NZ Grower Article - October 2017
Making it work behind the scenes...
There has been a lot of talk around signing up to GIA and minimum commitments but what actually are minimum commitments and what is being done to meet them? The following are 4 of the areas where VNZI is working behind the scenes to meet minimum commitments and be as prepared as possible in the event of an exotic pest find that has potential to affect growers’ livelihoods.
Biosecurity Awareness Campaign
VNZI has been raising awareness amongst its grower members of the biosecurity system and farm biosecurity best practices in a number of ways, including regular communications in this magazine. A Biosecurity Management Plan has been developed that captures all biosecurity information and processes in one place including a list of potential priority pests that may enter New Zealand and have an impact on growers. VNZI has also contracted Market Access Solutionz to develop fact sheets for some of the exotic priority pests that are the most likely to enter New Zealand and/or would have the most significant economic impact on growers. These fact sheets can be found – put in link (or web address).
Development of Communication Protocols
Developing communication protocols includes planning how information is to be disseminated to growers as well as how communications are managed efficiently at the Board level and with other stakeholders to enhance biosecurity awareness and in the event of an incursion. A crucial part of the communication process is the ability to quickly identify relevant groups that need to be kept updated and having their contact details available at the push of a button. This means information can be sent to relevant groups including growers extremely quickly and if necessary growers will be able to provide information in return.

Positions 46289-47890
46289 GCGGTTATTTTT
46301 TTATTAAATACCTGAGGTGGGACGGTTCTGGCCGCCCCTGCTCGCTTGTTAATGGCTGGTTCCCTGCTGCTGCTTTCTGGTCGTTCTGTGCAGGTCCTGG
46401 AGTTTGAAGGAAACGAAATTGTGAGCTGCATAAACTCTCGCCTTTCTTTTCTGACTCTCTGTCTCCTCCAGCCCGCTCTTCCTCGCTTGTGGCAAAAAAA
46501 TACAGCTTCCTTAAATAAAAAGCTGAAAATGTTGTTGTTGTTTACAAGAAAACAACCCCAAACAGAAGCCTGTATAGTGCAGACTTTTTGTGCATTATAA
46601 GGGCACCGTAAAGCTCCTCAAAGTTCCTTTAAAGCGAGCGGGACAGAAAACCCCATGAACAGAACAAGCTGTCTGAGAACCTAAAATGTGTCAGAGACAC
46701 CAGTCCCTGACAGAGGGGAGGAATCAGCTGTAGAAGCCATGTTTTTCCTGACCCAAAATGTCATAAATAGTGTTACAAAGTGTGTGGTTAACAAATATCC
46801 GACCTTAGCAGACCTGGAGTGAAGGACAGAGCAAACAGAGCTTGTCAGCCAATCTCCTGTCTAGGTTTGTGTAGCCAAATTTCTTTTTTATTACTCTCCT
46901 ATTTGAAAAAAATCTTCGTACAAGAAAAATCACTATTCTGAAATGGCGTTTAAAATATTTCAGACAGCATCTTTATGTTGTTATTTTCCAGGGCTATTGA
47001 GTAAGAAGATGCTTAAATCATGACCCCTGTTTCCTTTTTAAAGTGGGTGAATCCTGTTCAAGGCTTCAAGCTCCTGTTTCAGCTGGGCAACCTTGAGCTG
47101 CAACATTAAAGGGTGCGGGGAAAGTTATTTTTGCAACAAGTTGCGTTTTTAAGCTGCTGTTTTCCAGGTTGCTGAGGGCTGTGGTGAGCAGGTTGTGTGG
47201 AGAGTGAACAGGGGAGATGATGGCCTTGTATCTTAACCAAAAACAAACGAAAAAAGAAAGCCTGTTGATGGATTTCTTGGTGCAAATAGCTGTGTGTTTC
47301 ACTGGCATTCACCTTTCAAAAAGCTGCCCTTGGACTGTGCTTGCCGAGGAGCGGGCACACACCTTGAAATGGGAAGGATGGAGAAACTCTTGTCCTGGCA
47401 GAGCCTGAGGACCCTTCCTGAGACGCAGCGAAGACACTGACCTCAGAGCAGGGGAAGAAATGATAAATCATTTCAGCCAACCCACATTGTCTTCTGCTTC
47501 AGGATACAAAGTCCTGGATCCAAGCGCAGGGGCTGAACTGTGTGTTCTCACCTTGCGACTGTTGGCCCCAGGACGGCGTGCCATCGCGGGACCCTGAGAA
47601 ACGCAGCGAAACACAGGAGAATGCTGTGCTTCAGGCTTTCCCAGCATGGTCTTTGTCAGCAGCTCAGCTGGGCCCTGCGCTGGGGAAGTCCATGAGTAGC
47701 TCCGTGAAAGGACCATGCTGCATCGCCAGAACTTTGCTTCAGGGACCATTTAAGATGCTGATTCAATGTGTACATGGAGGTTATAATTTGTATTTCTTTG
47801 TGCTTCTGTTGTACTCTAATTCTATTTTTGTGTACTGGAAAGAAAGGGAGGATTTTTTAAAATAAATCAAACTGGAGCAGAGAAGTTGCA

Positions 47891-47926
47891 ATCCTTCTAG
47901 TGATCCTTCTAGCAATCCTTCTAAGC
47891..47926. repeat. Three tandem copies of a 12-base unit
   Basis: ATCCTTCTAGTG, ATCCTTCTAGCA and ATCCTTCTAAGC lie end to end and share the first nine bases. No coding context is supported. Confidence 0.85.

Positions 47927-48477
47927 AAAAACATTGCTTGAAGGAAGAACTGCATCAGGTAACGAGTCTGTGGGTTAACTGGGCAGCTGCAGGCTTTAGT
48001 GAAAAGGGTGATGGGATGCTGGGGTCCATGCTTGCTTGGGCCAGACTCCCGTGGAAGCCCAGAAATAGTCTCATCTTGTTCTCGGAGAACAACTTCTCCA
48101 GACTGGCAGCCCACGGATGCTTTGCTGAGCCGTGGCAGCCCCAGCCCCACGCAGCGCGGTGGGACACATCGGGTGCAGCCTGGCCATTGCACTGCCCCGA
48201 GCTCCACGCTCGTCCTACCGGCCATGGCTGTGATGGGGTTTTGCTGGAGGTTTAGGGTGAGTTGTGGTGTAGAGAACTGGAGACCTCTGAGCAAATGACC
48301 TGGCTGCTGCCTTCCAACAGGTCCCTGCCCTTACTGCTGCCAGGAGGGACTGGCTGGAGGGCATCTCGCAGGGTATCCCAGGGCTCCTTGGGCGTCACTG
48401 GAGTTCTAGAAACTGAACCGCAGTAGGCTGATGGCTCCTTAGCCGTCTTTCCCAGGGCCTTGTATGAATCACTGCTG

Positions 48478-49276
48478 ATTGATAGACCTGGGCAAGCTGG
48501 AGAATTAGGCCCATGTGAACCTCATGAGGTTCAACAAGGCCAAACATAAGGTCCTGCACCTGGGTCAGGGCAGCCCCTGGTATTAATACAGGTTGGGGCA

Establishing Key Roles and Responsibilities
Within your industry body, people have been identified to take on roles and responsibilities prior to and in the event of an exotic pest incursion response. Identifying individuals and them knowing what to do prior to an incursion enables a quicker response at the time it is really needed. This includes things such as:
- biosecurity planning and implementation
- liaising with government on trade issues
- funding and supporting biosecurity initiatives
- participating in committees and response efforts
Although much of this work is not visible it will be valuable at the time it is needed most!
VNZI has also developed a biosecurity survey. The purpose of the survey is to benchmark where growers are at with regards to their understanding of biosecurity. Depending on the results from this survey a training programme may be developed for growers to provide additional information and guidance around Biosecurity Best Practice.